By Kayla Tucker, Kendra Turley, and Rachael Yadlowsky – Collegiate Staff
Over 100 people protested at the “Build Bridges, Not Walls” demonstration on the Blue Bridge in downtown Grand Rapids Thursday. The event was organized via Facebook to protest President Donald Trump’s executive order to build a wall on the Mexican border and provide support for Muslims, refugees and immigrants.
Kelsey Herbert organized the event via a Facebook event. She works in the social justice department of the Christian Reformed Church.
“This event came together very organically because this is the heart and soul of Grand Rapids … a place that’s always welcomed refugees,” said Herbert, 25.
Herbert said the community needed to send a message to the government and the media that this is not what they stand for.
“I hope they continue to speak out to Congress, to oppose this executive order, and that they will ask Congress to do whatever they can in their power to get it reversed, and that they’ll continue to engage Congress,” Herbert said. “We need better, more just, laws that are more inclusive to refugees, more welcoming to immigrants and recognize the dignity that they have and the blessing they are.”
Crystal Slater and Melanie Mays are friends and mothers, who brought their kids to the protest this afternoon. The three young boys held handmade signs welcoming immigrants and refugees.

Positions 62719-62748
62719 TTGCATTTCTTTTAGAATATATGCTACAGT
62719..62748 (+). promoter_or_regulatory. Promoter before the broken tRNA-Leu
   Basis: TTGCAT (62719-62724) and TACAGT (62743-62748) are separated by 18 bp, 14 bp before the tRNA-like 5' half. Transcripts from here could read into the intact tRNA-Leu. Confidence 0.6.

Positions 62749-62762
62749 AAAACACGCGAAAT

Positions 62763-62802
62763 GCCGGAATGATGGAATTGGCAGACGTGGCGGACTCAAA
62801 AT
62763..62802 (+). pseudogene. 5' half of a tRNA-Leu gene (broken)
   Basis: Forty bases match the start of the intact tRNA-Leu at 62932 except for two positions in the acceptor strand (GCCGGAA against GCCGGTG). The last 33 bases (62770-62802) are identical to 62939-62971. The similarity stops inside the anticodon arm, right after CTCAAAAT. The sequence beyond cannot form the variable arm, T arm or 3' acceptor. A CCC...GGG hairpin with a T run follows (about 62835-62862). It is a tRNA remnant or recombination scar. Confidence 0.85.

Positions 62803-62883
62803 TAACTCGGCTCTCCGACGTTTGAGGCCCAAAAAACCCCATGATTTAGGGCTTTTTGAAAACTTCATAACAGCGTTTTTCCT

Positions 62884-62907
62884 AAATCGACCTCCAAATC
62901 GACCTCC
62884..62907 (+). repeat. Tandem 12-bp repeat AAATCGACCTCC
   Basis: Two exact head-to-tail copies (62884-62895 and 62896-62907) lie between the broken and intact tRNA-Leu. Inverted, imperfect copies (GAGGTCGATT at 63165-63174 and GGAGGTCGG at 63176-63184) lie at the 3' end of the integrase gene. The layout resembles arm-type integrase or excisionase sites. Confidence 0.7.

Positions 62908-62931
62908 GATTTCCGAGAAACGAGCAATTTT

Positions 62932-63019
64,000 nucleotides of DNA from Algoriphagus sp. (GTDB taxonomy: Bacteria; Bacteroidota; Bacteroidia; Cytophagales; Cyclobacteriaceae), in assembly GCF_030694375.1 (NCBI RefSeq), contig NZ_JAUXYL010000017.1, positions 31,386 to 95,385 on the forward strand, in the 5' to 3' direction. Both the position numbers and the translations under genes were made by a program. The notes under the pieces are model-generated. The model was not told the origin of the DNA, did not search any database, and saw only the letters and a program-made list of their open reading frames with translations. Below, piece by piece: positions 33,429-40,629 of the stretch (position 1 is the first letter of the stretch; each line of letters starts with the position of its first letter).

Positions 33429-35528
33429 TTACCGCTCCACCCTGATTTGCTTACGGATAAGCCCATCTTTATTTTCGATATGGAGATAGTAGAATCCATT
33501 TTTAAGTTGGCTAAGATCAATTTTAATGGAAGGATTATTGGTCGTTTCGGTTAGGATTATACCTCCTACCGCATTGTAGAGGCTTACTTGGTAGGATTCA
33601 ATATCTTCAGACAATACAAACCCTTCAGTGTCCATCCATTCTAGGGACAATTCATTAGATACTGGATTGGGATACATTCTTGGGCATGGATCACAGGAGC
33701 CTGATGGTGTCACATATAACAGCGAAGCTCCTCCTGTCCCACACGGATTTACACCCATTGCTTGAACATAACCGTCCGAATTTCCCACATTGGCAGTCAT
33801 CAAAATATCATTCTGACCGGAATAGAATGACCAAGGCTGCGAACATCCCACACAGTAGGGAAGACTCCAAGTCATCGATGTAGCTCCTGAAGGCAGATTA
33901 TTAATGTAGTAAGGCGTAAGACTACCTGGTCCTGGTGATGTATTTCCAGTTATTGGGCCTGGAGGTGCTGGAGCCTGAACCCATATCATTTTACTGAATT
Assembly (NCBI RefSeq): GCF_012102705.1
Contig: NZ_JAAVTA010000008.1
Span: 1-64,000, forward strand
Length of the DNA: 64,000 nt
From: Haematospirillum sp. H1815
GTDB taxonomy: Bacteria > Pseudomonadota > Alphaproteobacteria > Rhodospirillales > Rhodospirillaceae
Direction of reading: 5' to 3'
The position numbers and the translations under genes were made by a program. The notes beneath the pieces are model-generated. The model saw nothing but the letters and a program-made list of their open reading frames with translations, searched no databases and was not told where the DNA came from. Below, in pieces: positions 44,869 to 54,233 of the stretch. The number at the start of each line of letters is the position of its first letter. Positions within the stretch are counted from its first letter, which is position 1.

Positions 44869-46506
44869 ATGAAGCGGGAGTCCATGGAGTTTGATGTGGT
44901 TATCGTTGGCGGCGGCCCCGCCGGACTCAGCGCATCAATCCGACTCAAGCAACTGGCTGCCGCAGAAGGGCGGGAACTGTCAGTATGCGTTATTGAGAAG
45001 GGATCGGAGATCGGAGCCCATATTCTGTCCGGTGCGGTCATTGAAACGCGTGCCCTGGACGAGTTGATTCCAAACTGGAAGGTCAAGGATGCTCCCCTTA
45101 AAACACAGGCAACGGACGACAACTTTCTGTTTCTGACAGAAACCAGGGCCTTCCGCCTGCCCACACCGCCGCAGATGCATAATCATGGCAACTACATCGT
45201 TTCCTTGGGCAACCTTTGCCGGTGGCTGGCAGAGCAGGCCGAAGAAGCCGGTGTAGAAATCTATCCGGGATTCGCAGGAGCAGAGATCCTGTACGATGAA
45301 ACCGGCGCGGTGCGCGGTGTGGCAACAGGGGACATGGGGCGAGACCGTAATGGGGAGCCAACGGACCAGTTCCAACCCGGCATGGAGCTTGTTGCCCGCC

“The way that I can see our country going right now, it’s important to teach our kids about love, about respect, about what America’s really about, about how helping others is the American quality and forcing others out doesn’t help us,” Slater said. “We have to show our kids this because they’re the ones that are going to be taking over for us and I don’t want to be in the same spot again.”
Esther Vanhaitsma, 39, of Grand Rapids, brought her two sons and had them holding signs.
“I used to be an ESL teacher and I knew a lot of immigrants.” said Vanhaitsma. “They’ve impacted my life and it’s important to come here and show our support.”
Caleb Opp, 25 of Denver, shared his story of how he and his dog, Frankie, marched in Washington, D.C. and now are protesting together as much as they can in Grand Rapids.
“I’m trying to fight in any way that I can,” Opp said. “Everyone should be included, our country was built on immigrants.”
Kristin Sturdy, 19, of Grand Rapids, came with some friends and held up signs they made together.
“I’m here because I believe our country should be a safe haven for people coming from other countries that aren’t safe,” Sturdy said.